In this case I was making an API fetch call and the value of the response wasn't known, but should have a value "Answer". I used a custom type for this, but because the value could be null, I got a TS error anyway. Allowing the type to be null doesn't fix it; alternatively you could use a default parameter value, but this was messy for my case.

I overcame it by providing a default value in the event the response was empty by just using a ternary operator:

this.setState({ record: (response.Answer) ? response.Answer : [{ default: 'default' }] });
2

Try to call object like this:

(<any>Object).dosomething

This error has come because you have declared them as optional using ?. Now Typescript does strict check and it won't allow doing anything that may be undefined. Therefore, you can use (<any>yourObject) here.

1

In typescript you can do the following to suppress the error:

let subString?: string;

subString > !null; - Note the added exclamation mark before null.

1

This is not an answer for the OP but I've seen a lot of people confused about how to avoid this error in the comments. This is a simple way to pass the compiler check

if (typeof(object) !== 'undefined') {
    // your code
}

Note: This won't work

if (object !== undefined) {
        // your code
    }
1
  • It stills complain even inside the check. – Sang Dang Dec 12 '20 at 9:48
1

This is rather verbose and don't like it but it's the only thing that worked for me:

if (inputFile && inputFile.current) {
        ((inputFile.current as never) as HTMLInputElement).click()
}

only

if (inputFile && inputFile.current) {
        inputFile.current.click() // also with ! or ? didn't work
}

didn't work for me. Typesript version: 3.9.7 with eslint and recommended rules.

1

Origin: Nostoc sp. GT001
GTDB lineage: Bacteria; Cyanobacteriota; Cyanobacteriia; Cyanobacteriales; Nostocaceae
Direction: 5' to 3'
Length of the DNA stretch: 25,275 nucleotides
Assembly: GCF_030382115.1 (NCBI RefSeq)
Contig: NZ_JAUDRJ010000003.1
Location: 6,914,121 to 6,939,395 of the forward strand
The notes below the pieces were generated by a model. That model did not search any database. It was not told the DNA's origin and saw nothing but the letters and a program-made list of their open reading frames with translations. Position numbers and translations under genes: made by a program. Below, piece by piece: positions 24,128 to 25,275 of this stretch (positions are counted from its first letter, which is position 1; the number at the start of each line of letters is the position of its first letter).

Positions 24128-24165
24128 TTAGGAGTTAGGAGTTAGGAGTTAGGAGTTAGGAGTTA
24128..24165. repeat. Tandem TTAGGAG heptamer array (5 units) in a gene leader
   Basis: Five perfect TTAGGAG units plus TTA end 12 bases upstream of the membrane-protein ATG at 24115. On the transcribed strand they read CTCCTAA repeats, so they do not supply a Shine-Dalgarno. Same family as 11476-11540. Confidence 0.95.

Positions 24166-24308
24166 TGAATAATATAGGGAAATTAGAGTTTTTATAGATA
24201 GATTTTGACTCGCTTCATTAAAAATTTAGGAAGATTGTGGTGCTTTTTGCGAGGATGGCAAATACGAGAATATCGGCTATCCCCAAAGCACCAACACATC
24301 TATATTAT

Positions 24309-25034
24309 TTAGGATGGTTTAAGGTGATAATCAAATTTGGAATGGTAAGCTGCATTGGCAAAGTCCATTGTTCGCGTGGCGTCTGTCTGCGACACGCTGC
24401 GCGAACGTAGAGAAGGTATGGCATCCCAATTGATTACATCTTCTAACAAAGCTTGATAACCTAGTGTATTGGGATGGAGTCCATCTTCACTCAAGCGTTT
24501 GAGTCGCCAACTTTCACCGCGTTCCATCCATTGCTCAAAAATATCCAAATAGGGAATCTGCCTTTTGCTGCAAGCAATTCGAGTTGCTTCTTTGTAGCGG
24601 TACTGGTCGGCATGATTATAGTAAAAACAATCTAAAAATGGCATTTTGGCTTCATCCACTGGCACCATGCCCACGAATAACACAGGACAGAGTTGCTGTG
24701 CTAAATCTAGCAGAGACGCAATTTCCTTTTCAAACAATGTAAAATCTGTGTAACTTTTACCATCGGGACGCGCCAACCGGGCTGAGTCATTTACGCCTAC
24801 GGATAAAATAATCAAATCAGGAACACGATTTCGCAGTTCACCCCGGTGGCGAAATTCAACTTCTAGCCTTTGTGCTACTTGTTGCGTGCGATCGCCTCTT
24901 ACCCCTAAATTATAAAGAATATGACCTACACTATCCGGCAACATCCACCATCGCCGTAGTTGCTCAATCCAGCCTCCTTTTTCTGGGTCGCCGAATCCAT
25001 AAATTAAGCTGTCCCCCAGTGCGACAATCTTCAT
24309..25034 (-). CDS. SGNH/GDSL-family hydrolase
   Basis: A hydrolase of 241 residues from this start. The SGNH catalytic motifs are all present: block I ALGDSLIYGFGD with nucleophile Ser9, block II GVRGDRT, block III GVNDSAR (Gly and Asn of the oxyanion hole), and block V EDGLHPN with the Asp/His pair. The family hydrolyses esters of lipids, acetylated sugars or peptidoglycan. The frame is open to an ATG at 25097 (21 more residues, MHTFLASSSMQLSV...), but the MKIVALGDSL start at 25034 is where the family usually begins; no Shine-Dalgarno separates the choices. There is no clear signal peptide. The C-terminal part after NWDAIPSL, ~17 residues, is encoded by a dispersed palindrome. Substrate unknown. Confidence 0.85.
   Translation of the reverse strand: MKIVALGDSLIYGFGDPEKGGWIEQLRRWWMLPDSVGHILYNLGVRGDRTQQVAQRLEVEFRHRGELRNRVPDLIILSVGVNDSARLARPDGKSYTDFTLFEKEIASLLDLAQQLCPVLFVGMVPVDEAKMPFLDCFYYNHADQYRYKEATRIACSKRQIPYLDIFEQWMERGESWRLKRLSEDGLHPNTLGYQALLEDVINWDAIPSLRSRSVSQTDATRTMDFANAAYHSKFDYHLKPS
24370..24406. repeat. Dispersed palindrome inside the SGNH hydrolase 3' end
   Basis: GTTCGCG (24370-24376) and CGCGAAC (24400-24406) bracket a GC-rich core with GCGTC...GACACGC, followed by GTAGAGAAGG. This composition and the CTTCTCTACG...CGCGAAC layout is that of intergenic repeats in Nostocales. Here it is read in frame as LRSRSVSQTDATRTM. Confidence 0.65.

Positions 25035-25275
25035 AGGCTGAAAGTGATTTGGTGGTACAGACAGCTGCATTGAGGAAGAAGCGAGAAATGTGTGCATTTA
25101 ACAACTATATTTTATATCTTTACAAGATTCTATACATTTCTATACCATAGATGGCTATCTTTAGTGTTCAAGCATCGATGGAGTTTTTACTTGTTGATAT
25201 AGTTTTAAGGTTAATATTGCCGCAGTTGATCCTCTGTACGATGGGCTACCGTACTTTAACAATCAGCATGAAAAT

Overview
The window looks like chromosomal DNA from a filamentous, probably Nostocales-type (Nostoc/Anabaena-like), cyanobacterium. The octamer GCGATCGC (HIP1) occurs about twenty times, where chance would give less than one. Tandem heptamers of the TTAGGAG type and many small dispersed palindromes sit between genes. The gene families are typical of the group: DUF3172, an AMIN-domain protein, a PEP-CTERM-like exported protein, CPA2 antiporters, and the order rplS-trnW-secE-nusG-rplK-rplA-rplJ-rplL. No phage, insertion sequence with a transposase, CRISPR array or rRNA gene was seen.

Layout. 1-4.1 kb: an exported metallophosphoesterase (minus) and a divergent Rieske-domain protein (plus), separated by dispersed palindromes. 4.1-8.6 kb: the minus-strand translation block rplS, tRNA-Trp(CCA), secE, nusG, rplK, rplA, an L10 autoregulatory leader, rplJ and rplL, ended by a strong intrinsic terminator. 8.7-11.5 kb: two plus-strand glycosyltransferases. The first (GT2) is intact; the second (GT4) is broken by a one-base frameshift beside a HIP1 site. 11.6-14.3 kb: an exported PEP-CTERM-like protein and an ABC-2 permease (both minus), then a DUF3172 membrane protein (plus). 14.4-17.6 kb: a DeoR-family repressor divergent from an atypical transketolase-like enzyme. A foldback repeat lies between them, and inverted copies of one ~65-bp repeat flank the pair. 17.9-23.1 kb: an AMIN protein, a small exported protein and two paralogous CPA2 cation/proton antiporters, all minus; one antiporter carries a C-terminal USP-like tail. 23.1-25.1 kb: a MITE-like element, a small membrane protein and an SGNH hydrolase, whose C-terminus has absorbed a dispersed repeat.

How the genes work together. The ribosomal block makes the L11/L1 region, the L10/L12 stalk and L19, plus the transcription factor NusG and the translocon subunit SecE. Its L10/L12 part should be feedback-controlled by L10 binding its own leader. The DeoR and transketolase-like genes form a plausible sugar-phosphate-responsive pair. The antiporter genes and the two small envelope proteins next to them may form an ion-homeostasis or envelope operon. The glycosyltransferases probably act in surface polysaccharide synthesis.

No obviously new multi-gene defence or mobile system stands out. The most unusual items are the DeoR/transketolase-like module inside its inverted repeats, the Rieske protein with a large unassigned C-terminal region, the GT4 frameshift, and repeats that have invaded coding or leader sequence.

• yes! in this case, that's the best solution. thank you. – novonimo Nov 7 '20 at 10:36
0
import React, { useRef, useState } from 'react'
...
const inputRef = useRef()
....
function chooseFile() {
  const { current } = inputRef
  (current || { click: () => {}}).click()
}
...
<input
   onChange={e => {
     setFile(e.target.files)
    }}
   id="select-file"
   type="file"
   ref={inputRef}
/>
<Button onClick={chooseFile} shadow icon="/upload.svg">
   Choose file
</Button>

the unique code that works to me using next.js enter image description here

0

I had this problem with Angular (11.x). On a previous day I moved a piece of HTML/component to a individual - smaller - component. On the next day my computer had shut down and my project couldn't build. It turned out that the component .html was the problem. So as said, it's the null safety...

From this (excerpt):

<div class="code mat-body-strong">{{ machine.productCode }}</div>

To this:

<div class="code mat-body-strong">{{ machine?.productCode }}</div>

0

In typescript, to mute message about possibility null:

Interface   {
  data: string|null
}

const myData = document.data ?? "";
0

You can use type casting for situations like:

// `textarea` is guaranteed to be loaded
const textarea = <HTMLTextAreaElement>document.querySelector('textarea')
👇 no error here
textarea.value = 'foo'